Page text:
The True Story of Ty Warner After 'the Beanie Bubble' Burst

beanie babies founder ty warner warner shaking the hand of a visitor at a toy expo
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Recently fired from the Dakin Toy Company in 1980, H. Ty Warner began a three-year sabbatical to Italy and made a discovery that turned him into a billionaire.

Inspired by plush cat toys he saw overseas, Warner set out to create his own stuffed animals. But even he likely couldn’t imagine the success the 1993 launch of “Beanie Babies” would bring him, with Warner's eponymous company Ty Inc. profiting more than $700 million only two years later. The new Apple TV+ movie The Beanie Bubble, which stars Zach Galifianakis as Warner, streams Friday and tells a fictionalized version of the incredible rise of the toy titan and his beanies.

The film is based on a 2015 book by author Zac Bissonnette called The Great Beanie Bubble: Mass Delusion and the Dark Side of Cute. As its title might imply, the movie explores the more problematic aspects of Warner’s venture, including his complicated personal and business relationships with three women—played by Elizabeth Banks, Sarah Snook, and Geraldine Viswanathan—key to the product’s success. But even after the beanie craze's end, Warner— born in Chicago on Sept. 3, 1944—has remained a controversial figure despite his somewhat reclusive existence.

From financial crimes to allegations of domestic abuse, here’s a look at the 78-year-old’s headline-grabbing life in recent years.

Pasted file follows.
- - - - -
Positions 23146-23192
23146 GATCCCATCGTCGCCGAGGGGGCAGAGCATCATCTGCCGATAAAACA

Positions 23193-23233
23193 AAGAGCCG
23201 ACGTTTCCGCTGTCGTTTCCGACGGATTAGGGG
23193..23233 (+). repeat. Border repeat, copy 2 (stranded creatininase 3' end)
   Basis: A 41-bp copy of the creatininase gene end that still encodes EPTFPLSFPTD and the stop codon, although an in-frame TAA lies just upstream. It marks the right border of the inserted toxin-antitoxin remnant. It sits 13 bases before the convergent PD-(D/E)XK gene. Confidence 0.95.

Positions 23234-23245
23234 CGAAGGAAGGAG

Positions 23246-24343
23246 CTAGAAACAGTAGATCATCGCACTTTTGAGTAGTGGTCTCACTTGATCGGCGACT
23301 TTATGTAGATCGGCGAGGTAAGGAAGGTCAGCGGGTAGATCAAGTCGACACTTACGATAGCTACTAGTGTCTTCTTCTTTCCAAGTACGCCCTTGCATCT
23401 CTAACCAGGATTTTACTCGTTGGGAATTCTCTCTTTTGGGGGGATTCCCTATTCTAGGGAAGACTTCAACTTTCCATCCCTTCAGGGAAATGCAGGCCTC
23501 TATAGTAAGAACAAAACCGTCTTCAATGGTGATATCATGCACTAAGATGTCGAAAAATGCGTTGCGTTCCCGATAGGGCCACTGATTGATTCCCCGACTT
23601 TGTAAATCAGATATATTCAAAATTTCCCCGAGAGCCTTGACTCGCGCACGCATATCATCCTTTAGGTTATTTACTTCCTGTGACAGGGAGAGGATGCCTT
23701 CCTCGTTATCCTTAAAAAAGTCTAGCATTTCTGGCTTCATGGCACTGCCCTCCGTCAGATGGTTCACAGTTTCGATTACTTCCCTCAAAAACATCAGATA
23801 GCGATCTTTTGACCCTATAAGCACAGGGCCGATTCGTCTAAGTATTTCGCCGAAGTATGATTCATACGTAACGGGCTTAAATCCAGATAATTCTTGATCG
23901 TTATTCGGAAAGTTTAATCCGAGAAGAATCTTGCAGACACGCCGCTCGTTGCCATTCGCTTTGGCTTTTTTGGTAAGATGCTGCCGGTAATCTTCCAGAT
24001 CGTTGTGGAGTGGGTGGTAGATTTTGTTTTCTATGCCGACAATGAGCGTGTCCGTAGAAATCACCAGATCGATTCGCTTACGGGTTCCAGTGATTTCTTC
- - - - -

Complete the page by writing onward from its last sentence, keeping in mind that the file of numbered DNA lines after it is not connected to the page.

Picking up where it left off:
Conviction on Tax Evasion

According to Chicago magazine, Warner’s net worth was estimated to be as high as $6 billion before interest in Beanie Babies considerably waned during the mid-2000s. However, he nearly went to prison over a small fraction of that.

At the height of his company’s success in 1996, Warner opened a secret account at Switzerland's UBS bank and deposited an undisclosed amount of money. The cash compounded tax-free over the next dozen years, with Warner falsely indicating on his tax returns that he had no foreign accounts. By 2008, the account—which he had transferred in 2002 under the name of a shell corporation—was worth more than $107 million, according to Chicago.

Eventually, authorities discovered the account, and Warner was charged with federal tax evasion in September 2013. The charge carried a maximum sentence of five years in prison and a $250,000 fine. According to CNN, Warner pleaded guilty and paid a civil penalty of $53.5 million as part of a plea agreement.

U.S. District Judge Charles Kocoras considered this and Warner’s history of philanthropic efforts—such as giving more than $6 million to the Andre Agassi Foundation and $3 million to create Ty Warner Park in the Chicago suburb of Westmont. In January 2014, Kocoras spared Warner of prison time and sentenced him to two years probation, 500 hours of community service, and a $100,000 fine. “Society will be best served to allow Warner to continue his good works,” he said.

Abuse Allegations

ty warner looking out of frame to the right as he rest his arms on a fence
Ty Warner lived with longtime partner Kathryn Zimmie at his $400 million estate in Montecito, California. She alleged she suffered years of abuse in a 2021 complaint. Getty Images